Sycophancy: woes of Kwaku Nkrabea (Part 11)

Monday, January 9, 2023.

We must win national awards. Do not report bad outcomes in the national data.”


Dr. Dr. Anibie: I called this meeting of Doctors to address the poor statistics we had last month. We had 5 maternal mortalities and 22 perinatal mortalities last month. Before last month, we had not recorded any maternal mortality or perinatal mortality in two years. We have been winning national awards for decades. These figures mean that this year we shall not receive any award. What is going on?

Dr. T: Sir, there is more to it. I think we should call Mr. Agoronefom our Biostatistician. He can explain issues better.

Dr. Dr. Anibie: Call Mr. Agoronefom.

Dr. T: I have called him he is on his way.

Kwaku Nkrabea: Today is today!

Dr. R: Kwaku Nkrabea has started his arrogance.

A: Don’t mind Kwaku Nkrabea. He thinks he is all knowing.

Dr. Dr. Anibie: Kwaku Nkrabea, is there anything you want me to know?

Kwaku Nkrabea: Sir. Five months ago, my cousin came to this hospital and had preterm delivery of twins. Sadly she died from postpartum haemorrhage because we didn’t have blood in our blood bank. All the blood had been sent to Opompojay Specialist Hospital for their elective surgeries. The preterm babies also died a few days later. What pained me most was that at the end of the year, our hospital was declared the best hospital in the country for zero maternal mortality and perinatal mortality. Many of our bad outcomes are not recorded in the DHIMS 2.

Dr. T: Sir, Mr. Agoronefom is here.

Dr. Dr. Anibie: Mr. Agoronefom, is it true that we are not recording our bad outcomes?

Mr. Agoronefom: Sir, please let me explain.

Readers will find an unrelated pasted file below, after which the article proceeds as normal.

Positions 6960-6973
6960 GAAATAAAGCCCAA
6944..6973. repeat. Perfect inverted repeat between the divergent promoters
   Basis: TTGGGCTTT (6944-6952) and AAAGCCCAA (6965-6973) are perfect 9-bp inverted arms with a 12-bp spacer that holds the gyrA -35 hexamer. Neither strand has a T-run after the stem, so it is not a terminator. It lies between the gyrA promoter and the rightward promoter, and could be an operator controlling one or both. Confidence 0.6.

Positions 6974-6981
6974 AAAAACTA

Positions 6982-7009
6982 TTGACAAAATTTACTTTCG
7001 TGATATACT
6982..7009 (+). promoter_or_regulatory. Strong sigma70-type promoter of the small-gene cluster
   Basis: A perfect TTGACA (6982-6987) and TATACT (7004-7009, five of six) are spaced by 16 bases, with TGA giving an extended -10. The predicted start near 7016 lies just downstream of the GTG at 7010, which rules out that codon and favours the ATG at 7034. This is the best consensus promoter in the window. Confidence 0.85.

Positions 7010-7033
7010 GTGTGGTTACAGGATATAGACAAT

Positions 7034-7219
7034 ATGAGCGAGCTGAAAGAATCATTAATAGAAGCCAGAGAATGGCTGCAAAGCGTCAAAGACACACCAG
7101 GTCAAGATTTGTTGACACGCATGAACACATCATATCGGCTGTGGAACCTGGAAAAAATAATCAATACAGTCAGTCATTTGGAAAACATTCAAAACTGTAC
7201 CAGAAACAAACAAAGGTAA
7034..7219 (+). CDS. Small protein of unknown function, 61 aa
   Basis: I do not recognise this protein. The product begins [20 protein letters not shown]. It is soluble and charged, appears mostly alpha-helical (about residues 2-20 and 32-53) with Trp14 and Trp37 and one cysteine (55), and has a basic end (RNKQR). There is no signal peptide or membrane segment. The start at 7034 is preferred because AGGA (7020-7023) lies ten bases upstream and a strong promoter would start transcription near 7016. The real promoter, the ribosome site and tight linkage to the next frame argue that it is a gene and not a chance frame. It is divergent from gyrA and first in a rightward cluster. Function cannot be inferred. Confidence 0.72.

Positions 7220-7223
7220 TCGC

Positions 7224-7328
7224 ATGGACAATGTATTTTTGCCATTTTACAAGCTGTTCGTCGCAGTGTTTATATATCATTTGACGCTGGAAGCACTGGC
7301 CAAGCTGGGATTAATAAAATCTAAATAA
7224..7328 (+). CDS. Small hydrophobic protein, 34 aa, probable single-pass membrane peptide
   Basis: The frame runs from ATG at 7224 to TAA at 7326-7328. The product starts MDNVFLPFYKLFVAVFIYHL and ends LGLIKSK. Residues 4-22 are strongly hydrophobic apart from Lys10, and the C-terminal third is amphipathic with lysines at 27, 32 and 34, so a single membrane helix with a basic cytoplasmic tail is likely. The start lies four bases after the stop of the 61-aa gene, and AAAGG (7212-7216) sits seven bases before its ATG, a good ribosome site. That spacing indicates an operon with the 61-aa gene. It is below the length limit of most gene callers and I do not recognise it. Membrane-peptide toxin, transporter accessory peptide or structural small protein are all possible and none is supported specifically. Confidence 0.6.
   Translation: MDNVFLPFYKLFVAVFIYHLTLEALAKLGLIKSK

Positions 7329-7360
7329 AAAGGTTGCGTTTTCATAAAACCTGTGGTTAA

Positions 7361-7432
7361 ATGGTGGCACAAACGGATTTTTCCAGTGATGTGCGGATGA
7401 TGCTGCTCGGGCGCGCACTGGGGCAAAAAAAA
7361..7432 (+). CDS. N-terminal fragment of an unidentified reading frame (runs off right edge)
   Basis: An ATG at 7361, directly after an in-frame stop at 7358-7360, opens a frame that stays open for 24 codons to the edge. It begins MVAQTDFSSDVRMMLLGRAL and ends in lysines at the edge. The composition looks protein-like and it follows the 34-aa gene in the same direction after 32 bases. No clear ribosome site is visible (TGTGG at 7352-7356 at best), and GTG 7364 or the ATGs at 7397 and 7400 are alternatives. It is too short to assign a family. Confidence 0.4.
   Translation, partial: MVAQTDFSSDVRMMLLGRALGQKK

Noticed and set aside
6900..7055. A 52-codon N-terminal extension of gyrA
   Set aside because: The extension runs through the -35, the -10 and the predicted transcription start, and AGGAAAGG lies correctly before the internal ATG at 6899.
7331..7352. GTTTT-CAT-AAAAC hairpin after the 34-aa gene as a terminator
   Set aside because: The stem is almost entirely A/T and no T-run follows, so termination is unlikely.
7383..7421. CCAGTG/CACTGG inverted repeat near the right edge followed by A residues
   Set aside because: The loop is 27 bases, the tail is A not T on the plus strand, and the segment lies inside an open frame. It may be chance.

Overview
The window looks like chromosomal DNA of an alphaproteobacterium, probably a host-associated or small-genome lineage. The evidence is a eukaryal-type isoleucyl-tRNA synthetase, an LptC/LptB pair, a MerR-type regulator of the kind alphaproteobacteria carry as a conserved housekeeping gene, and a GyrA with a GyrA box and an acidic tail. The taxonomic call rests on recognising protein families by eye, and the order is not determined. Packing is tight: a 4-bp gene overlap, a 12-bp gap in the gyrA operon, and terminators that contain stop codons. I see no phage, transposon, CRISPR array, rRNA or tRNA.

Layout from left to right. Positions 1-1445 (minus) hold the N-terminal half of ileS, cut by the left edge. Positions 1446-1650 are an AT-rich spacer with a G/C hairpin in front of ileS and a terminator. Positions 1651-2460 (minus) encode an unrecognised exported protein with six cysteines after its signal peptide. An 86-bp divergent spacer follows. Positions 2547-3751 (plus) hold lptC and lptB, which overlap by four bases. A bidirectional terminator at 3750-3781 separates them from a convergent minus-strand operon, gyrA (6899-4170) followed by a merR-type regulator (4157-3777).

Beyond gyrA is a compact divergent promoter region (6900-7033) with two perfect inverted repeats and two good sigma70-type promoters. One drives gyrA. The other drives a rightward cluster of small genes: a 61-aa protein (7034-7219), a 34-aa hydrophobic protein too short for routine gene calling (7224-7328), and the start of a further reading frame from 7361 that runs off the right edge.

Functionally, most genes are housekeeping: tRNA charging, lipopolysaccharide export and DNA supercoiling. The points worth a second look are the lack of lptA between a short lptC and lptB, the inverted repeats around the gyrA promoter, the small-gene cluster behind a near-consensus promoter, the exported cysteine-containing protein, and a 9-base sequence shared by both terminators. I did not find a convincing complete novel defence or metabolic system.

The District Health Information Management System 2 (DHIMS 2) is used nationwide to aid the reporting of routine health data and facilitate planning and decision-making. I put in the data of our hospital. I do this every month. But I am not the only person with the password. Prof. Asempa also has the password and edits many of the things I put there before they are final. He tells me many of the things I put there as maternal and perinatal mortalities are technically not so. This issue wouldn’t have come up if Prof. Asempa isn’t on sick leave.

A: I told you. As for Kwaku Nkrabea, even if a car knocks down a pregnant woman and she dies, he will say it is a maternal mortality because the pregnancy made the woman slow. The woman would have walked faster and reached home before the car arrived if she wasn’t pregnant.

Kwaku Nkrabea: A, let’s be serious here. A country cannot develop if we cannot generate quality data for planning. Why should we be so obsessed about winning individual and institutional awards so that we forge data? This is not good.

C: What is not good? Most institutions do the same thing. We can never win awards if we don’t look at the data well before we submit.

Kwaku Nkrabea: Dr. Dr. Anibie, it is so bad. Sometimes patients are referred to the Regional Hospital over 100km away on the bad roads because some doctors think they will die and spoil our records. Some do not have the money to go to the Regional Hospital and die at home. Many die before reaching the Regional Hospital. I believe we could have saved the lives of many of them if we kept them and did our best if they couldn’t afford to go to the next level of referral. But many of the doctors are obsessed with zero mortality rate and will discharge them at all cost.

D: Kwaku Nkrabea, if you keep these patients on the wards, you will attend to them alone.

E: Kwaku Nkrabea thinks he is the Father of Medicine.

F: Why should Kwaku Nkrabea be preaching to us everyday? I am tired of this.

G: Dr. Dr. Anibie, as Acting Medical Director, you should do what Prof Asempa was doing. You must protect the image of our hospital.

To be continued.


The characters in this piece are fictitious; any resemblance to real people or facts within your Corporate Institution is pure coincidence only.

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